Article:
A young girl pushes her face at a scrap of window
watching the moon. Licks her long hair:
no one’s looking. She dreams of a strange lone bird.

Not quite sunup. A hand
holds her at the shoulder, No

breakfast, says the voice behind the hand.
A short hall, a bit in
the mouth, spatula of conducting gel, a needle.


The bird for her part squats on the gray plains
trying to understand
the pallor and the dead bowls of moon.

The mares and montes, rock,
ice of the poles burning beneath her.

There is just one
of her, two wings with which to know herself: this is difficult.

A persisting amnesia . . .

What happened one day: men in whitebleached balloon suits
rode in a box, skipped down--
moondust tracked with their broad feet’s cuneiform.

They planted a perch in the ground.

Bini in 1942 suggested the repetition of ECT many times a day for certain patients,
naming the

method “annihilation.”

A number of unexplained deaths have occurred.

They pointed at the one ball blue in the far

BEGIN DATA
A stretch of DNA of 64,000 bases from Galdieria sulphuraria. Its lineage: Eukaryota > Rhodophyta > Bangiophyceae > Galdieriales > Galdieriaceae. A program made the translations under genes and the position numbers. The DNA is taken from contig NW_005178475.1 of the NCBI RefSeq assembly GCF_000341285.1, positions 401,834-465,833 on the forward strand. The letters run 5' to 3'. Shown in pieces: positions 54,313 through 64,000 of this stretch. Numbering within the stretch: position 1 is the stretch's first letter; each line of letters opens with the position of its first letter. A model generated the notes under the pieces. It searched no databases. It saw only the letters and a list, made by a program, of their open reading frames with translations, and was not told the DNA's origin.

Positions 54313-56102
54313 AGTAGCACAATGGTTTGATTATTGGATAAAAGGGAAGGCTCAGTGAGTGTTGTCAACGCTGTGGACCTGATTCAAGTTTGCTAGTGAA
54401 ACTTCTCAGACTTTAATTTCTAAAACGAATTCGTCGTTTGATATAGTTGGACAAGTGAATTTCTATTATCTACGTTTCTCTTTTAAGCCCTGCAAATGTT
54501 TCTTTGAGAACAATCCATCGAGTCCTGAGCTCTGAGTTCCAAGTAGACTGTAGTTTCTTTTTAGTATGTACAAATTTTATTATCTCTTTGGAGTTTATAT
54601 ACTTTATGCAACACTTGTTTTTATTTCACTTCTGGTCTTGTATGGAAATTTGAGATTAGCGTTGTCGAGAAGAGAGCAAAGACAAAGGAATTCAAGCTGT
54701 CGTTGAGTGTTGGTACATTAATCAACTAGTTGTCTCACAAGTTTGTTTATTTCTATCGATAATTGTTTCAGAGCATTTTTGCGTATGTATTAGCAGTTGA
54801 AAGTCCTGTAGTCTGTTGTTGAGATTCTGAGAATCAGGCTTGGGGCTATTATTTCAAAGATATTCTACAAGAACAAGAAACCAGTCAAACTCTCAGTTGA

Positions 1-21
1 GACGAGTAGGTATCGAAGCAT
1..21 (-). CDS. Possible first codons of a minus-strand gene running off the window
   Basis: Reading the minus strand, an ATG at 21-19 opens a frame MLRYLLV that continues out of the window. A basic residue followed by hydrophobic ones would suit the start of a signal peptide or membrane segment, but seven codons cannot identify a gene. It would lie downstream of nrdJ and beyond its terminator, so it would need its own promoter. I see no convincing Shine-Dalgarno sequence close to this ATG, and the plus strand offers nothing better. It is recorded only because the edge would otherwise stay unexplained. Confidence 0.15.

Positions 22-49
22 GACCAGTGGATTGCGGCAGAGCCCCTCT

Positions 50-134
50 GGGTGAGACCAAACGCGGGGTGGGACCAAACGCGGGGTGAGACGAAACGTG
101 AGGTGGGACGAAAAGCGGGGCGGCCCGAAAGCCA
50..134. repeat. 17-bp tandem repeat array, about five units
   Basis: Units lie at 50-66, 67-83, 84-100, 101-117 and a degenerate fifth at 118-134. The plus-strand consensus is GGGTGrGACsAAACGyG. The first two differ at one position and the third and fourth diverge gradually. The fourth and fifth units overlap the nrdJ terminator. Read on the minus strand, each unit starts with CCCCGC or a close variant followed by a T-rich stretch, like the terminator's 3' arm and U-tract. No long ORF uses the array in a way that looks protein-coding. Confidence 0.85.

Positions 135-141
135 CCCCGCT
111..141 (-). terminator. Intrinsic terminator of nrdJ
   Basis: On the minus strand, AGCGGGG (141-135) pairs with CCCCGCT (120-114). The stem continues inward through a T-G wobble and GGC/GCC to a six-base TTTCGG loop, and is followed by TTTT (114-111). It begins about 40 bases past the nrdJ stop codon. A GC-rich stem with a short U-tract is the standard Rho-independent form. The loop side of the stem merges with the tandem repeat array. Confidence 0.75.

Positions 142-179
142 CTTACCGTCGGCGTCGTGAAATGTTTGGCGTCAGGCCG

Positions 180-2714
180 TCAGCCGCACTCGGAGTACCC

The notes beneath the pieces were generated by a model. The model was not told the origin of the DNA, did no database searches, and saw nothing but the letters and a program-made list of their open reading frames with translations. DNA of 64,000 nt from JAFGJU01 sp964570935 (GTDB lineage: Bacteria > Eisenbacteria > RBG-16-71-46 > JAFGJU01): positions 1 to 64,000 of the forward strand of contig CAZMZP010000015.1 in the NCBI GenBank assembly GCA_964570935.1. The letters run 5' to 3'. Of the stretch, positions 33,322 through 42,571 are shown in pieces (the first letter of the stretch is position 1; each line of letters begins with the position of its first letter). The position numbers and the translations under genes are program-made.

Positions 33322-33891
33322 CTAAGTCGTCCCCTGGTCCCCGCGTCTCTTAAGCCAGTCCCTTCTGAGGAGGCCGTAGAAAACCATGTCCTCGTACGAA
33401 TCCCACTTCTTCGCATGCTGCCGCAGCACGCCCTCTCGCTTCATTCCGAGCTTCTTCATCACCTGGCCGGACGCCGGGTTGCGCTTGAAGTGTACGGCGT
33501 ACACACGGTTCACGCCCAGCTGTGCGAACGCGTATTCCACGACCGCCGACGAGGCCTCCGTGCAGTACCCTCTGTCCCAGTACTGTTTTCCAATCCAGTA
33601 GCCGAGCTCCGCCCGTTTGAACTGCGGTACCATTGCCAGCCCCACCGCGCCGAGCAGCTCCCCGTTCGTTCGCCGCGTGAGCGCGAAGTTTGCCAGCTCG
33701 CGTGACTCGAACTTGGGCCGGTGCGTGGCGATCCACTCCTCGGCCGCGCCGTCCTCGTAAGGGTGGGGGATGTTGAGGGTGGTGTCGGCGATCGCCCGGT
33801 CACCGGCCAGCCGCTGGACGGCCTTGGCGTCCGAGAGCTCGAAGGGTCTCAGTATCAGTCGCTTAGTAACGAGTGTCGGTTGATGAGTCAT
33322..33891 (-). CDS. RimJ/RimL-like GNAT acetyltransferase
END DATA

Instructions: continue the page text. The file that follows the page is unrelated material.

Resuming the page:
sky     the other one    yellow and in flames     each describing
great slow ovals overhead.

And the little scatters of lights . . .

We started by inducing two to four grand mal convulsions daily until the desired degree
of regression was reached. We considered a patient had regressed sufficiently when he wet
and soiled, or acted and talked like a child of four. . . . their minds seem like clean slates
on which we can write.

And the white shreds the blue planet seems able
to summon, to float over itself.  A choice.
Of what fills the eye--

Too large for her to understand.

The reduction of intelligence is an important factor in the curative process. I say this
without cynicism. The fact is that some of the very best cures that one gets are in those
individuals whom one reduces almost to amentia (feeble-mindedness).

Like the solar draught that wings through earth’s magnetic atmosphere
drawing its electrical charge spinning onto the moon.
Like the waters we’ve mapped from here on earth,
seas sliding

dry and invisible on the moondust--

Sea of Tranquility, Sea of Vapor, of Crises.
Mare Cognitum: the Known Sea.

Their tides wrenched by earth’s gravity
of error. Because our science learned too late
impact and erosion can look the same. 

The ions seething all around,
positive and negative, hungry, ripping the dust
into storms.

Numerous punctate hemorrhages in the cerebral cortex, medulla, cerebellum and basal